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First of all, what the heck is nutrition therapy? Different dietitians do nutrition therapy differently and that’s ok. My version of nutrition therapy involves taking what we already know about your health and relationship with food, assessing what might need to change to improve your health and relationship with food, deciding what changes you want to make, looking at why you want to make those changes, figuring out a way to make those changes the norm in your life and problem solving any hiccups that happen along the way. I don’t sell any diet products or supplements.

The initial session will be 60-75 minutes and we will go over your medical history, nutrition history and discuss what you hope to get out of our sessions. We will discuss your nutrition history in depth, meaning your previous and current experiences with food and your health. We will discuss how you are currently eating, how you feel about it, what you want to change.

Follow up sessions are usually 45-60 minutes and usually consist of reviewing how things have gone since our last session. We’ll discuss how food has been, where you are with activity, how you are making food decisions throughout your day, how you feel physically throughout the day and weight trends. As I said, my approach is client driven so each client’s work will look a little different. We might spend time troubleshooting certain issues such as a new work schedule that affects your daily routine, traveling, newly diagnosed medical condition, your family’s involvement in your nutrition work, etc. We may also end up discussing other aspects of your day that may be affecting food such as activity, sleep and stress.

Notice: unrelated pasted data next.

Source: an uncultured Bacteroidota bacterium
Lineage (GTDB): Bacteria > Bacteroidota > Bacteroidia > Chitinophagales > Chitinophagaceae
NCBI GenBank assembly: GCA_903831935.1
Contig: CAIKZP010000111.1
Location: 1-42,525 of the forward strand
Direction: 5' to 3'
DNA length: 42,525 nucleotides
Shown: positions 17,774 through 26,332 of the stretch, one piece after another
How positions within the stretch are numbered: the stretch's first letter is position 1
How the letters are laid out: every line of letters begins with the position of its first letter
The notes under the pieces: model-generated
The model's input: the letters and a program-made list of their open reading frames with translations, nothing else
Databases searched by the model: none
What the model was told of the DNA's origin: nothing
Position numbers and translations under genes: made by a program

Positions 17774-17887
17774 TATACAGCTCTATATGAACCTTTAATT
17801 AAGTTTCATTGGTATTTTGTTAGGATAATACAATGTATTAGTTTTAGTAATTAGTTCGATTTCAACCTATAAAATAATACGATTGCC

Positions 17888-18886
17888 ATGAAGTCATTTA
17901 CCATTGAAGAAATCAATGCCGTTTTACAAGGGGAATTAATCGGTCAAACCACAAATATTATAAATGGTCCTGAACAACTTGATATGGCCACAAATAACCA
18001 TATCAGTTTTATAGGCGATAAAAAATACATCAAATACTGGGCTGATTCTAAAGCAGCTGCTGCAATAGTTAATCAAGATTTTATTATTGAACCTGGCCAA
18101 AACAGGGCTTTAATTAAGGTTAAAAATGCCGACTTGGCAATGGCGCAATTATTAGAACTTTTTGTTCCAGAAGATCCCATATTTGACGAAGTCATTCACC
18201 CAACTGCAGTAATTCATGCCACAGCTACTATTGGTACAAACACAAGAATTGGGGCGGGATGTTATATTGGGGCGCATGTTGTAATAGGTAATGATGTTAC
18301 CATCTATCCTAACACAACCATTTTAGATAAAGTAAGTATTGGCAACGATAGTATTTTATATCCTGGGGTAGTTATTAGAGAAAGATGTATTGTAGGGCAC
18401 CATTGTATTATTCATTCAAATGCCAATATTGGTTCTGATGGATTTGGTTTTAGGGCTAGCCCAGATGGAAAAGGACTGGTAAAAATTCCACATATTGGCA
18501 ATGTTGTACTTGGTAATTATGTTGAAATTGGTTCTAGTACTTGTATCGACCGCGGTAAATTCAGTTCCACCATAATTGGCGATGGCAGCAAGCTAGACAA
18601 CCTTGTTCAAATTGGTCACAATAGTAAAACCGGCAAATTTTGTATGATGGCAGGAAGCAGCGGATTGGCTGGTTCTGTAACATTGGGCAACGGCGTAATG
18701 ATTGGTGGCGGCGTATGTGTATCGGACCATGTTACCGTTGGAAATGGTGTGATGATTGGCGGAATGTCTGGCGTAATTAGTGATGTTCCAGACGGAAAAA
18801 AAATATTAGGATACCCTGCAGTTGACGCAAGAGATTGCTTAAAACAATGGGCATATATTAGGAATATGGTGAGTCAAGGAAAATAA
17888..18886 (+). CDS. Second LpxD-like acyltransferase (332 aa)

You will come out of each session knowing more about how your body works and what your body needs nutritionally. Throughout our sessions together, I will be providing you with nutrition education that will help you to base your food decisions in real science and not from popularized food trends.

Collaboration has been shown to me to be very powerful in the overall health of an individual. I feel it is helpful for physicians to know what their patients are doing with a dietitian in order to better understand the overall health of their patients and, as a result, how to treat that patient. If at any point I feel we need to discuss your nutrition therapy with other members of your health care team, I will always ask your permission.

 

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